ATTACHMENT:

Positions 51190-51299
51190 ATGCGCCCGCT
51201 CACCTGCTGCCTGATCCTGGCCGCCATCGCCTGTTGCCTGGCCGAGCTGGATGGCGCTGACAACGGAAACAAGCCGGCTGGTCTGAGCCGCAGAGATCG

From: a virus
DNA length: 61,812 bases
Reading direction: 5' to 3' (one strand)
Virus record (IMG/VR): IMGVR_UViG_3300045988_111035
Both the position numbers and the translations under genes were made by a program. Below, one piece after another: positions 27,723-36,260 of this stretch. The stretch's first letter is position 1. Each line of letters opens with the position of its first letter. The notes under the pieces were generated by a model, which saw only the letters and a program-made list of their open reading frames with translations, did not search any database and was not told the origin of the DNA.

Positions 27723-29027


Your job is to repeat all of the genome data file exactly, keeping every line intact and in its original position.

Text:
Positions 51190-51299
51190 ATGCGCCCGCT
51201 CACCTGCTGCCTGATCCTGGCCGCCATCGCCTGTTGCCTGGCCGAGCTGGATGGCGCTGACAACGGAAACAAGCCGGCTGGTCTGAGCCGCAGAGATCG

From: a virus
DNA length: 61,812 bases
Reading direction: 5' to 3' (one strand)
Virus record (IMG/VR): IMGVR_UViG_3300045988_111035
Both the position numbers and the translations under genes were made by a program. Below, one piece after another: positions 27,723-36,260 of this stretch. The stretch's first letter is position 1. Each line of letters opens with the position of its first letter. The notes under the pieces were generated by a model, which saw only the letters and a program-made list of their open reading frames with translations, did not search any database and was not told the origin of the DNA.

Positions 27723-29027